A common mistake made by first-time buyers is thinking that bigger is better. While it’s true that greater magnification provides a larger image, it can also make it difficult to maintain a steady view of what you’re looking at. The average birder uses a magnification power of 8 to 10, which affords a good amount of detail without the shakiness experienced at higher magnification levels.

If magnification determines how much detail you see, the diameter of the objective (aka front) lenses determines how well you see it. Think of it like this: the wider the objective lenses, the greater the light-gathering ability, which ultimately translates to greater detail and clarity.

You can identify the size of the objective lenses on a pair of binoculars by looking at the second number in our 8×42 example, which refers to the diameter of each objective lens in millimeters.

Field of View (FOV)
This measurement tells you how wide the area is that you can see through your binoculars. Of course, the more you can see, the easier it is to follow a fast flying bird, or catch movement off to the side.

Field of view is measured either in degrees or in feet per thousand yards and, like magnification and brightness, is usually marked right on the binoculars.

Eye Relief
For those who wear eyeglasses, this may be one of the most important features to consider when selecting binoculars.

Eye relief refers to the distance (in millimeters) between your eyes and the part of the binoculars you look through at which you can still maintain a full field of view. Since eyeglasses necessitate a space between the eyes of the user and the binoculars, those with glasses will want to look binoculars with at least 15mm of eye relief. If it’s not on the box, ask the salesperson.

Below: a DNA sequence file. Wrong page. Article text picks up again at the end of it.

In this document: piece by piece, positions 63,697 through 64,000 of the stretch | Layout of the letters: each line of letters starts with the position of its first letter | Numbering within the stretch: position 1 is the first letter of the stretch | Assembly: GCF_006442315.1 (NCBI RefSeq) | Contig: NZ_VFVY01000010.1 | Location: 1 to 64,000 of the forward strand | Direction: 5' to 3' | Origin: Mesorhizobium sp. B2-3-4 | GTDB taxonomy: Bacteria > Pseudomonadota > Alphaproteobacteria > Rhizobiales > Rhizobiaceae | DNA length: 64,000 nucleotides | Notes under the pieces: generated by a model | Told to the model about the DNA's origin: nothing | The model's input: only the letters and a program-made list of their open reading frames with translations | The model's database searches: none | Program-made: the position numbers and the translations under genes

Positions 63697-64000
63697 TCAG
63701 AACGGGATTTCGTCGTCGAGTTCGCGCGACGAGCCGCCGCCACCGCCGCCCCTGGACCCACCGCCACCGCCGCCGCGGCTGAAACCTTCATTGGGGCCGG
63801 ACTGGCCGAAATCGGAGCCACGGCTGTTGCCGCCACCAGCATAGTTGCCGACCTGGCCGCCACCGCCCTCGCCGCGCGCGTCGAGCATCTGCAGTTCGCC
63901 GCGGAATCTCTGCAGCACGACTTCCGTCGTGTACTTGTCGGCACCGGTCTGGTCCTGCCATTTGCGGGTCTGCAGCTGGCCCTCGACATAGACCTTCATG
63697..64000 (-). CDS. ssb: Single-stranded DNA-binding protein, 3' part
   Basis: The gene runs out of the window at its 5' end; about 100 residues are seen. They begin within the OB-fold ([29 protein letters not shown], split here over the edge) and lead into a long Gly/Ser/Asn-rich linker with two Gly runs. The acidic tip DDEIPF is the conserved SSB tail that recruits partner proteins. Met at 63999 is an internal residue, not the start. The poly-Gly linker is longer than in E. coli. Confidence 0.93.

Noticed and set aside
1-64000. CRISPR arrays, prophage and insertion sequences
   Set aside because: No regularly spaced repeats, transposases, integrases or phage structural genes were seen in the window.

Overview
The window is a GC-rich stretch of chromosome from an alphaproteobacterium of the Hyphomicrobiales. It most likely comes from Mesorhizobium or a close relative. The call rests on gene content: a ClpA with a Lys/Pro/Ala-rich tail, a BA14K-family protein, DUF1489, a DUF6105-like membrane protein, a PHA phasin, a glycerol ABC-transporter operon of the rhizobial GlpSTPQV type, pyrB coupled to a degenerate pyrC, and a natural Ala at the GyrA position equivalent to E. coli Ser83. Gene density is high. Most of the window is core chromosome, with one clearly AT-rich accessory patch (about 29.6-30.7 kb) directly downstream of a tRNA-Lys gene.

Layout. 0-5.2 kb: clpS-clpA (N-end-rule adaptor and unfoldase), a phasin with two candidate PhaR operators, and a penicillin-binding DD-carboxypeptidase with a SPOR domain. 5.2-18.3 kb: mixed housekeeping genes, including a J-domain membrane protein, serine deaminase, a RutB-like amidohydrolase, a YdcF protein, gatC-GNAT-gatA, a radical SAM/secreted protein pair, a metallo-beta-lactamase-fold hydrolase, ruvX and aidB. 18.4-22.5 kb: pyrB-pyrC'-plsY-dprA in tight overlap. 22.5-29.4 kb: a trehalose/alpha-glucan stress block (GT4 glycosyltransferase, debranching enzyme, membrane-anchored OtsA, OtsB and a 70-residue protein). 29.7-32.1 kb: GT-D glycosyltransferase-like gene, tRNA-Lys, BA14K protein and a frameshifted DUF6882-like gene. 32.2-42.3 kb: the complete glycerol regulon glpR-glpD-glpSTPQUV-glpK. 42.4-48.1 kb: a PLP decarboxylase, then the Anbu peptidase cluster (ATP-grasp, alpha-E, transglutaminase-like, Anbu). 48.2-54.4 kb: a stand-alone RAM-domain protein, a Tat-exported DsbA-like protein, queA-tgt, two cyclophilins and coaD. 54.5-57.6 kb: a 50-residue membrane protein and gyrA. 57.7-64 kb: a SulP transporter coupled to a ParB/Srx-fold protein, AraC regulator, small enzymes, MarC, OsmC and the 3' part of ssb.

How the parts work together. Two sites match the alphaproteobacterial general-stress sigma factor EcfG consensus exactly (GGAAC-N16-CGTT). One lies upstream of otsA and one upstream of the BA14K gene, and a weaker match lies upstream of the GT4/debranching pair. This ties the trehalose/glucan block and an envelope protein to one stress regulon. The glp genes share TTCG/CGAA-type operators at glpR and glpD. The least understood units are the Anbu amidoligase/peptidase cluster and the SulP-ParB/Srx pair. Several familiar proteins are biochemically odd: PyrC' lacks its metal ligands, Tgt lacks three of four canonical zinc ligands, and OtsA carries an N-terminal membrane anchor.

Not all lenses are equal. High-quality lenses are made from superior glass and prisms and have better optical coatings that maximize the amount light directed to your eyes, making images appear brighter and clearer. The quality of the coating on binocular lenses is actually one of the things that distinguish top-of-the line optics brands from others.

Above all, your binoculars should “feel right” to you. Take a minute to focus on objects near and far. How easily are you able to make adjustments? Can you hold them up to your eyes for a minute or two without feeling overly fatigued? Can you carry them with ease? Binoculars are an investment that can be enjoyed for a lifetime, so take the time to choose what’s right for you!

Still have questions? Contact us at the Audubon Shop.

Ready to start shopping? Be sure to swing by The Audubon Shop’s Optics Fair at Drumlin Farm in Lincoln this Saturday, September 15, where representatives from the top optics companies will be on hand. Plus, Mass Audubon members will receive 15 percent off all binoculars and scopes!